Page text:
iStock(SOUTH BEND, Ind.) — An Indiana toddler had a fatal fall from a Royal Caribbean cruise ship after her grandfather put her up on a railing, thinking the glass window was closed, according to the family’s attorney.Chloe Wiegand, who was 18 months old, was traveling with her grandparents and parents on the Royal Caribbean Freedom of the Seas when she fell to her death on Sunday, according to her parent’s attorney, Michael Winkleman.Chloe was with her grandfather in the children’s water park play area when her grandfather put her on a wood railing in front of a wall of glass windows, Winkleman said at a news conference on Tuesday.Chloe is a hockey fan and loved to bang on the ice hockey rink glass wall as she watched her older brother, Winkleman said, and her grandfather put her on the railing thinking she’d bang on the glass.However, the window was open — and she was “gone,” Winkleman said, calling her death a “tragic accident that was preventable.”“Why would you ever, in a kids play area put windows that passengers can open?” Winkleman said. “I don’t think it’s unreasonable to put a child there thinking there’s glass.”“The South Bend Police Department offers its sincerest condolences to Officer Alan Wiegand and his family during this difficult time following the tragic loss of their child while in Puerto Rico,” the department said in a statement. “The department asks the community to pray for the entire Wiegand family as they grieve and to respect their privacy.”South Bend Mayor and presidential candidate Pete Buttigieg added on Twitter, “We are saddened by the terrible accident that took the life of Officer Wiegand’s young daughter, and the city is holding this family in our hearts.”Owen Torres, corporate communications manager with Royal Caribbean, said in a statement: “We are deeply saddened by yesterday’s tragic incident, and our hearts go out to the family. We’ve made our Care Team available to assist the family with any resources they need.”Torres added on Tuesday, “We are assisting local authorities in San Juan, PR, as they make inquiries.” Copyright © 2019, ABC Radio. All rights reserved.
LOCAL company Special Auto yesterday confirmed its commitment to the upcoming Drag Race event of the Guyana Motor Racing and Sports Club (GMR&SC).The company’s representative Kamini Seejatan handed over its sponsorship to the GMR&SC’s Cheryl Gonsalves at its South Road office.Known as The Filter King, Special Auto is the supplier of all local models of filters and other car spares.Speaking on the occasion of the sponsorship receipt, GMRS&SC vice-president Hansraj welcomed the input of Special Auto for the second round of the National Championships.“We are always grateful to have guys like the Special Auto team onboard with us. They have been involved with circuit racing for a number of years now and also endurance racing.”“Their owner Shan Seejatan is a former endurance champion and a serious contender in the group-two action for circuit racing, so we hope to see him come out and try his hand at drag racing as well.”Speaking the issue of readiness, Singh confirmed that all systems have already shifting into gear.“We anticipate a good meet. At the committee level, we have already commenced the required work to ensure a smooth event come June 23.”“For this event, we want to ensure also that competitors are registered early because we want them to have their entries in the system. A lot of time was lost at the last event on sorting through entries. We don’t want that this time around.”Other sponsors for the event include Platinum Car Show, KFC, Supreme Bets, R. Kissoon Contracting Services, Deryck Jaisingh Trucking Service and Machinery Rentals, Del Ice Co., Mohamed’s Enterprise, B.M. SOAT Auto Sales, Prem’s Electrical, E-Networks, Motor Trend, Nexus Machine Shop, Power Line, Jumbo Jet Auto Sales, Wind Jammer Hotel, Cyril’s Taxi, A&R Jiwanram Printery, Blue Spring Water, Choke Gas Station, Miracle Optical, First Class Auto Spares and Sales, GT Tuners, West Coast Customs Washbay and Imran Autoworks.Tickets for adults cost $1 000 and children $500. Action starts at 09:00hrs on race day.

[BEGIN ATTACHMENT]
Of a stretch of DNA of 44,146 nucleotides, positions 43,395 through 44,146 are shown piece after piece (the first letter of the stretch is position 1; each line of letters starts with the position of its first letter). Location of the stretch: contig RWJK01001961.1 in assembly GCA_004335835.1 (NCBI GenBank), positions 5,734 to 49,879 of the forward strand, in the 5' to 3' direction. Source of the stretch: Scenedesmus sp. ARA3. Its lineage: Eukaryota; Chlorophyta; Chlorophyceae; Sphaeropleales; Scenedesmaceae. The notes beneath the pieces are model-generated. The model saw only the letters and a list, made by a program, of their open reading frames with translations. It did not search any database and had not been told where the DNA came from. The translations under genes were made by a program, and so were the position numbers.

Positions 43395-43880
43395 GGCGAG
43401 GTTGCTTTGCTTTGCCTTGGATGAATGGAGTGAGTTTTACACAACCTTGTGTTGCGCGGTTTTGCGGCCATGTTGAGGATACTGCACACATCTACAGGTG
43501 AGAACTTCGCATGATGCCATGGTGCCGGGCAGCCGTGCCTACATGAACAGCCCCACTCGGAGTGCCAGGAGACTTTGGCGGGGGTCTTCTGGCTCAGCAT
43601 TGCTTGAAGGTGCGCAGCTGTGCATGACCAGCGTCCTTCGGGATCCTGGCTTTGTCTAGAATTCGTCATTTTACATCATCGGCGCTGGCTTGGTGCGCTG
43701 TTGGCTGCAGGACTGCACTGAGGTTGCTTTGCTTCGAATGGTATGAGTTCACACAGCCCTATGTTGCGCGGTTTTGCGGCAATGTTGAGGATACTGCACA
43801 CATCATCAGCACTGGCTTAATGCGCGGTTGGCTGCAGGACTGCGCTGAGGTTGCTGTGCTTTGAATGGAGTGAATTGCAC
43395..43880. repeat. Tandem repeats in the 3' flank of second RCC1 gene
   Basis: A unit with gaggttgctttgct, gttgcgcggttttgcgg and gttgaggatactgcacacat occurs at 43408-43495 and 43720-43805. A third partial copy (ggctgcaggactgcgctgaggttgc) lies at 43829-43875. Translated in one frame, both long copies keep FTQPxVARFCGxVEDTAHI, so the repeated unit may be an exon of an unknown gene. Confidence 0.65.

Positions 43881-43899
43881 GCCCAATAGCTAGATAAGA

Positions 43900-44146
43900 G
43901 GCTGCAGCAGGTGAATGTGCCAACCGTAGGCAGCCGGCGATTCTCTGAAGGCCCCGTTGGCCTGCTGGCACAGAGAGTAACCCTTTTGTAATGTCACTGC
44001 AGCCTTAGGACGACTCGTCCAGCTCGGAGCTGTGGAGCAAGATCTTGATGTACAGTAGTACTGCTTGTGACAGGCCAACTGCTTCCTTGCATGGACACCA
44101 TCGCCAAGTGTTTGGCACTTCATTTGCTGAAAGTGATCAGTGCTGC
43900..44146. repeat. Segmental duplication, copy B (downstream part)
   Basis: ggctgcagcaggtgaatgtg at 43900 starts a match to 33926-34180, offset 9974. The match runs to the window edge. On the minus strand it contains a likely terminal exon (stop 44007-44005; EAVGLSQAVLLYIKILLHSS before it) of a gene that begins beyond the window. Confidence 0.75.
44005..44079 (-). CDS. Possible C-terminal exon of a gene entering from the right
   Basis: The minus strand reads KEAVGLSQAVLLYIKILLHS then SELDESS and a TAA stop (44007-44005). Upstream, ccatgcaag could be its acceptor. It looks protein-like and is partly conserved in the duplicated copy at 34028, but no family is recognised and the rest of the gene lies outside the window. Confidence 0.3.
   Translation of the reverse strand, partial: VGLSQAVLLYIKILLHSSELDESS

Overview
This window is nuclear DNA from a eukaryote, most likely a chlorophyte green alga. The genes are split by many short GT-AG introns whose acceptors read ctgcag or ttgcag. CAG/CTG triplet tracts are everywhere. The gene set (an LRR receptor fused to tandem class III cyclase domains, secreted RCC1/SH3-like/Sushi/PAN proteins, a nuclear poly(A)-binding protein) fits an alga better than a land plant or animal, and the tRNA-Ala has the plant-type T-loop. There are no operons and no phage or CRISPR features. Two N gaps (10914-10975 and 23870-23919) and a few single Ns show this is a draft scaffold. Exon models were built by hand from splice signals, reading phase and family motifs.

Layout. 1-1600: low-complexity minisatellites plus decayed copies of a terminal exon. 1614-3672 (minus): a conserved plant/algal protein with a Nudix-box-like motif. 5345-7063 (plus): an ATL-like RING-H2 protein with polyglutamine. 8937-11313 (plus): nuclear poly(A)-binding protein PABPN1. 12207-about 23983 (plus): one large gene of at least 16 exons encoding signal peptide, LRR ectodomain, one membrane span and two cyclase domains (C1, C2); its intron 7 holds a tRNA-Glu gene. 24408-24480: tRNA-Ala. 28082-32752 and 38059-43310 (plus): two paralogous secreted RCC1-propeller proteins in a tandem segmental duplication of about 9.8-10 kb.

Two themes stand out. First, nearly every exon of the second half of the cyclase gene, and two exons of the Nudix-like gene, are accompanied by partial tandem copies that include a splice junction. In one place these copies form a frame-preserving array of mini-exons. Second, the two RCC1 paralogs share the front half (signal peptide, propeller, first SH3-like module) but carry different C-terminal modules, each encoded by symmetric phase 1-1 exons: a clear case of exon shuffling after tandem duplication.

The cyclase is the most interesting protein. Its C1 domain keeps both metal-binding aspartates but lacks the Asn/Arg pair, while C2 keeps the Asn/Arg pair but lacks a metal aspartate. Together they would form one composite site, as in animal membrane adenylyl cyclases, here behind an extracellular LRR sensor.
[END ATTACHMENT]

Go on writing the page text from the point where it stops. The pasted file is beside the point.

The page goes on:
Published on December 9, 2015 at 10:43 pm Contact Michael: [email protected] Alexis Peterson flew up the court on a breakaway and found her way to the basket, drawing contact against Coppin State’s Keena Samuels before rising and dropping in a layup. Peterson thought she had earned herself an opportunity for a traditional three-point play. Instead, the nearby referee whistled for a charge.Syracuse head coach Quentin Hillsman, who expressed frustration with the officials throughout the night, turned away from the play and paced quickly toward the end of SU’s bench. He didn’t stop until nearly walking off the court.When Hillsman turned around, Peterson was standing at halfcourt, staring at him and holding up three fingers, one for each foul she had. With 3:09 remaining in the first half, Hillsman was forced to remove Peterson from the game.“I didn’t want her to get that fourth foul in case the game got tight down the stretch,” Hillsman said.After a red-hot start to Wednesday night’s game, Peterson cooled off once she found herself in foul trouble. She played only 25 minutes, nine fewer than her season average, during Syracuse’s (6-2) 88-56 win over Coppin State (2-6) in the Carrier Dome.AdvertisementThis is placeholder textPeterson scored five points in the game’s first four minutes, first connecting on a runner in the lane and then draining a 3 from the left corner to put the Orange ahead 8-6. By the 7:15 mark of the second quarter, she had registered 10 points on 4-of-4 shooting.“That’s a great floor game,” Hillsman said. “I thought she played tremendous.”But Peterson committed her first foul with just over seven minutes to play in the first half. Two minutes later, she bumped Samuels as she attempted a 3 from the left wing.When a referee called Peterson for that foul, Hillsman shook his head before subbing Peterson out. She re-entered the game 13 seconds before picking up the third foul and leaving again.In the game’s 27 minutes that followed Peterson’s initial foul, she scored just five more points, finishing 6-of-8 from the field with 15 points to go along with five assists.At one point on defense in the fourth quarter, she made a move to try intercepting a pass before choosing to back off and avoid contact. She then raised her arms in the air to signal that she didn’t commit a foul.“(The foul trouble) did kind of bring me back a little bit,” Peterson said.To avoid Peterson falling deeper into foul trouble, Hillsman subbed her out of the game five different times in the latter three quarters. He “probably” could have used her more, he said, but credited strong bench play — Syracuse had 50 points — for making it easier to rotate the guards.Peterson said coming in and out of the game affected her rhythm, but added that she did what she could to “stay mentally ready” and not think too much about her fouls.Said Peterson: “You can’t take them home, so you’ve got to do what you’ve got to do.” Comments Facebook Twitter Google+